Games Gazette Logo

CADAVER - A Game of Light-Hearted Necromancy
Published by Triple Ace Games (TAG)
Designed by Kedric Winks
Superb Artwork from Augustinas Raginskis

CADAVER is unusual as it is for 2 or 3 players (or, as it says, "2-6 players with a second deck"). It is a game where players collect resource cards that are specific to various corpses for reanimation. Once a corpse has been Raised it is put to one side "to show they are no longer in play"; this is a phrase you should remember as it is very important and yet although it is in the explanation of the RESOURCES it does not stand out. Later in the rules, under GHOULS, there is a sentence "Laying a Ghoul allows a player to take any Corpse or Accomplice that an opponent owns and place it in front of themselves to show that they now own it". The wording "take any Corpse" could be taken to mean Raised Corpses because although they are "no longer in play" they are still on the table and thus (it can be argued because they count towards scoring at the game's end) still in the game although not currently in play. This is nit-picking I know, but rules lawyers could have a field day arguing the toss.

Taking it in good spirit (and believe me there are plenty good spirits here amongst the decomposed corpses) we have accepted that a Raised Corpse is not eligible for being taken by a Ghoul.

To set up the game take two of each Potions, Scrolls and Brains, from the deck and make three face up stacks in the centre of the table. Players are then dealt a hand of five cards, randomly delivered from the shuffled deck. Determining the start player is amusing - it is the player "closest to death" (our 75 year old player took umbridge as although he is 10 years older than I am he hasn't in as bad a way health-wise as I am) and "Death" was still wandering around DiscWorld so none of us were sitting next to him. 

The Start player goes first - there's a novelty - and turns follow in clockwise order if there are three or more players, but if there are only 2 players then play can go clockwise or anti-clockwise. On their turn the players may lay one or two cards (or discard one or two cards or discard one card and play one card), how and where depends on the type of card(s) being played. Corpse cards and Accomplice cards are laid face up in front of the player, Resource cards are laid onto Corpse cards that require them, Ghouls are played on other players to steal a Corpse (not a Raised Corpse) or an Accomplice, Coffin Lids are placed on other players non-Raised Corpses to prevent the player placing Resources on them, Keys open and remove the Coffin Lid and Amulets can either be a replacement for any Resource (a joke ) or can be used to fend off an attacking Ghoul.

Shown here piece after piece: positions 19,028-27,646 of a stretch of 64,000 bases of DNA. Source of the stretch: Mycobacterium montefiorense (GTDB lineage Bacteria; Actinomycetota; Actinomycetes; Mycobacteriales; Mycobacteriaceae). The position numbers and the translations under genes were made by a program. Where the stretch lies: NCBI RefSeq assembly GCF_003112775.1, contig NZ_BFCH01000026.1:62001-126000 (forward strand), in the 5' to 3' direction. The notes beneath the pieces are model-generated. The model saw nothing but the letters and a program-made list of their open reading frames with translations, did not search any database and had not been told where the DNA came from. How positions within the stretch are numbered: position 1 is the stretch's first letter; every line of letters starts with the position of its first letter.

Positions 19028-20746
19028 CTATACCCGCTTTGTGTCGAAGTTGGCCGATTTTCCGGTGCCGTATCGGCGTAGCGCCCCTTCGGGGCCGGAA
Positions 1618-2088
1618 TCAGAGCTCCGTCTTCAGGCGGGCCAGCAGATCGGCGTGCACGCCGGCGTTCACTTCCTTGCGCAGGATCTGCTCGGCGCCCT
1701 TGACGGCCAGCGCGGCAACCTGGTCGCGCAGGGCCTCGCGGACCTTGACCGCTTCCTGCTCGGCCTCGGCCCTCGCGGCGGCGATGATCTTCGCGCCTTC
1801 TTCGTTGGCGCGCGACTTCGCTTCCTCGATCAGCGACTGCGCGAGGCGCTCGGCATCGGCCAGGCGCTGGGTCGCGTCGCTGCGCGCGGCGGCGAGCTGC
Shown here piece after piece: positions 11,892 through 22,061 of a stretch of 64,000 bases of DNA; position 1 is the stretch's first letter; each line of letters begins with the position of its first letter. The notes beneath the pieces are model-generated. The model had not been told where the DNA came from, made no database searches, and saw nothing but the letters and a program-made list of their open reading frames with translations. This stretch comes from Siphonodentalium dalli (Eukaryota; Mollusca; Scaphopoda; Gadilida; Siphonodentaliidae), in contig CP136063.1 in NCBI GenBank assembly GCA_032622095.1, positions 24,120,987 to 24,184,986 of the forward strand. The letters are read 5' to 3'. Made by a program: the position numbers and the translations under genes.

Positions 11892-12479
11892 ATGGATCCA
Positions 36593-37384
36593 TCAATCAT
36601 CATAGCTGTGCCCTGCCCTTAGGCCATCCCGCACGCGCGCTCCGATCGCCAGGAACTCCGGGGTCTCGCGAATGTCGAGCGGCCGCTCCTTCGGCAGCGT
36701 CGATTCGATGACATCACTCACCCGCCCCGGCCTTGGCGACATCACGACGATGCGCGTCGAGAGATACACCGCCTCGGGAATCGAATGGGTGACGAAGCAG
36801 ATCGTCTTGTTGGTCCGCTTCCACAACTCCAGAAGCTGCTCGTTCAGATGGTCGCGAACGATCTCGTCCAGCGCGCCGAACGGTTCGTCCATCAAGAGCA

Players make their hands back up to five cards only at the end of their turn. Prior to ending their turn, i.e. before making their hands up, the players can trade cards from their hand with one other player if that player agrees to a trade. There isn't anything in the rules about it but we agreed that all trades would be honest (but then no-one ever wanted to trade because they didn't want to help the other player out - gamers huh ?)

The game is played until Dawn, which luckily always arrives just after the last card is drawn from the deck. Once Dawn arrives every player has one more turn in which the limit to the number of cards played or traded no longer applies and then scoring occurs.

You are trying to collect Raised Corpses, nothing else counts towards your score. Collect sets of (3 cards) same corpses, worth 5 points or sets of (3 cards) all different corpses worth 7 points. The Abomination Corpse is worth 3 points on its own whereas all other Corpses count as 1 point each.

Play is fast, there is little time to think and little to think about. Attempting to collect specific Corpses makes you a target for players with Ghouls and it also wastes turns. The cards are all randomly dealt and drawn except if you have one or more Accomplices as they allow you to choose cards from the Resource stacks (as long as they are available of course). An anomaly in the rules states that used Resources are returned to the bottom of the Resource piles, but seeing as each type of Accomplice is the same (there are 3 different types, one for each Resource) and has the same effect there is no point in placing used Resources at the bottom of the pile, just drop them on top of the correct stack.

CADAVER is a neat, meaty, quick game to play while waiting for the rest of your role-playing (or board gaming) group to arrive. We tried it with 4 players and only one deck and it worked but was over pretty quickly, though the scores were still similar to regular tally's in our 3-player games. It was delivered via the Kickstarter method where it appears to have sold at around $15.00 for the basic deck, and can be found in the UK at Leisure Games (store or online) for £12.99.

 

© Chris Baylis 2011-2015